Here’s where the fairytale dissolves, though: the health care system is far from perfect. Even emergency medical care is flawed beyond what I could possibly describe in this post (or any mere blog post, really). You can wait hours and hours at the ER just to receive basic and essential care when you are desperately ill. You can wait months (or even a year or more) to undergo tests and surgeries if your condition is not considered immediately life-threatening. Sure, you can fasttrack and go private, but that sort of defeats the purpose of our wonderful socialist care system, right? Isn’t that the whole point?

 

Things are already pretty bad under the stewardship of the CNIB, at least for many Albertans. I grew up in Northern Alberta, and CNIB specialists were only able to travel to me on a sporadic basis for an hour or two each lesson. Eight hours of driving for them, and only two or three hours of training for me. When I was a child, they were very helpful and supportive of my parents, but once I got older and needed Orientation and Mobility training, they simply didn’t have the resources (human or otherwise) to serve even my most basic needs. I was fourteen before I was taught precisely how to use a cane properly, and about sixteen before I knew how to cross a freaking intersection with any degree of safety! My transition to the city at seventeen was rocky, to say the least.

 

Even when I moved to Edmonton, though, things weren’t a bundle of roses. Currently, there are only two O and M specialists serving the Edmonton area, and one of them does not work with adults at all. Oh yeah, and they are not exclusively tied to the Edmonton area; one of them goes out to Northern Alberta to assist rural clients. So, you have one full-time specialist serving the entire adult blind population of Edmonton. That might sound reasonable enough, but I can tell you that getting O and M service is an absolute nightmare. Unless it’s an urgent school-related situation (they won’t even help you with work, I tried), you could wait months to receive training unless you are ridiculously persistent. There is a triage method of sorts—the most important cases are theoretically dealt with first—but that kind of thing can easily be manipulated. If your situation is less grave than someone else’s, but you are very persistent or persuasive, you might receive service more quickly.

 

Arguably, the impersonal nature of the Alberta Health Care system might help mitigate some of these problems…but I really do think we may be going from bad to worse. For one thing, we already know the triage system is flawed; how much more flawed will it be for rehab services, which are not considered necessary for one’s actual health? Sure, it’s inextricably linked with quality of life, but who has the time or money to worry too much about quality of life, right? Quality of life is for rich people, or at least people with full health benefits. My suspicion—and it’s my personal suspicion, no one else’s—is that we will still be waiting months to receive vital service; we will still be competing with others for priority treatment; we will still struggle to get what we need and may resort to figuring it out ourselves. For many of us, it’s simply easier to get some sighted friend to walk us through a route until we figure it out. It’s slow, and not quite as safe, but many of us are capable of it.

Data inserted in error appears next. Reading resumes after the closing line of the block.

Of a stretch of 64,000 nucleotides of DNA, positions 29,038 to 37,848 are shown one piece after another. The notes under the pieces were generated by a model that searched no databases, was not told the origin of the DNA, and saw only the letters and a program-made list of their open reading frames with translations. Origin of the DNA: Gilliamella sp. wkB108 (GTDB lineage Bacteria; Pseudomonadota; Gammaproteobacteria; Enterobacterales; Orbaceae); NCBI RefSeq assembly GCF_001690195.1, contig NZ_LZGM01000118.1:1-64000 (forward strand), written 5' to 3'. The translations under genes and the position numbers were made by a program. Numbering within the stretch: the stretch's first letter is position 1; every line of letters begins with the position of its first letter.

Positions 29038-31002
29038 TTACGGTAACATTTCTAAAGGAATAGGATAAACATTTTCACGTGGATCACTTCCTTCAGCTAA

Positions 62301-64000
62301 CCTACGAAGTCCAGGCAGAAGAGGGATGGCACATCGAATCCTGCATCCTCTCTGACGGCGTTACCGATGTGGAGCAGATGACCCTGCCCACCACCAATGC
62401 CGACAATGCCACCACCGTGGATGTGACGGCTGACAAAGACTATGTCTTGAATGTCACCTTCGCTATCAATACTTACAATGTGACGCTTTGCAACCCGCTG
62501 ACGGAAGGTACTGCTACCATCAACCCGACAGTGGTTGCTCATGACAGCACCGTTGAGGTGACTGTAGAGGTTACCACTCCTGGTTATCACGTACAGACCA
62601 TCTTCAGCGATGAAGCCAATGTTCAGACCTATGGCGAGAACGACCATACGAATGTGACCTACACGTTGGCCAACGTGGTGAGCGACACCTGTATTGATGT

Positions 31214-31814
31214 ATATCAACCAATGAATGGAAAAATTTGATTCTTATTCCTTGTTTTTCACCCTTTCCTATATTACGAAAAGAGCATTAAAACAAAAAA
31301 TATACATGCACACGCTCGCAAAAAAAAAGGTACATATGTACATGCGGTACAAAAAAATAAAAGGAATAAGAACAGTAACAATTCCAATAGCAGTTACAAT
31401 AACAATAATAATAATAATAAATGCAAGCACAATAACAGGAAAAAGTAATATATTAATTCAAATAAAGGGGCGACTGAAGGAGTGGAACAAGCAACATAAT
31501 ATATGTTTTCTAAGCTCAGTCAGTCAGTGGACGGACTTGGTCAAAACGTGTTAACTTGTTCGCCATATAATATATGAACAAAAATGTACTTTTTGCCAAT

So, I will probably be okay. I will probably not feel the lack when the system switches over (if it switches over—do remember that the government has made absolutely no promises). But what about the seniors who suffer from macular degeneration and need help learning how to perform basic tasks all over again at 85? What about the mother of a newly-blinded teenager who has no idea where to turn? What about the parents of that two-year-old they have just realized is blind? Who will support them?

 

This isn’t just about me; this is about everyone who has ever relied on the CNIB for anything at all. They have been such a strong and capable presence for so long that the government has, I think, gotten complacent. I fear for those who will need support in the coming years but will probably not get it. I fear for those who currently hold jobs at the CNIB who may be sent packing—special training and all—when the government decides, as it may, that any person at all can safely do O and M or Independent Living Skills instruction. I fear for the parents, teachers, and employers who may require support and guidance in making accommodations, and will have no one to ask. Maybe I’m wrong: maybe the government will swoop in, save the day, and give us even better service than the CNIB ever could. Maybe. But I’m scared. Really scared. I really do think we’re jumping out of the frying pan…and right into the fire.